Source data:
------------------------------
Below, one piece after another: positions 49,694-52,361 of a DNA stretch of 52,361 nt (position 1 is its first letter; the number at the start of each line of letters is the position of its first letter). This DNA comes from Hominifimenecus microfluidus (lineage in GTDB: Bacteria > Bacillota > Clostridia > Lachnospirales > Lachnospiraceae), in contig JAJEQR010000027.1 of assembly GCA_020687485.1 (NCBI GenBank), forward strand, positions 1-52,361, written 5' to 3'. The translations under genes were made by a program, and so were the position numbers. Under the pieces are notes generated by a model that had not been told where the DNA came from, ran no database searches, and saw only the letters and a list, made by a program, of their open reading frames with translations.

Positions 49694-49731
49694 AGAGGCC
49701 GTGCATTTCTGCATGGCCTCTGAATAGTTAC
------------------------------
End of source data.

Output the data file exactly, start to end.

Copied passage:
Below, one piece after another: positions 49,694-52,361 of a DNA stretch of 52,361 nt (position 1 is its first letter; the number at the start of each line of letters is the position of its first letter). This DNA comes from Hominifimenecus microfluidus (lineage in GTDB: Bacteria > Bacillota > Clostridia > Lachnospirales > Lachnospiraceae), in contig JAJEQR010000027.1 of assembly GCA_020687485.1 (NCBI GenBank), forward strand, positions 1-52,361, written 5' to 3'. The translations under genes were made by a program, and so were the position numbers. Under the pieces are notes generated by a model that had not been told where the DNA came from, ran no database searches, and saw only the letters and a list, made by a program, of their open reading frames with translations.

Positions 49694-49731
49694 AGAGGCC
49701 GTGCATTTCTGCATGGCCTCTGAATAGTTAC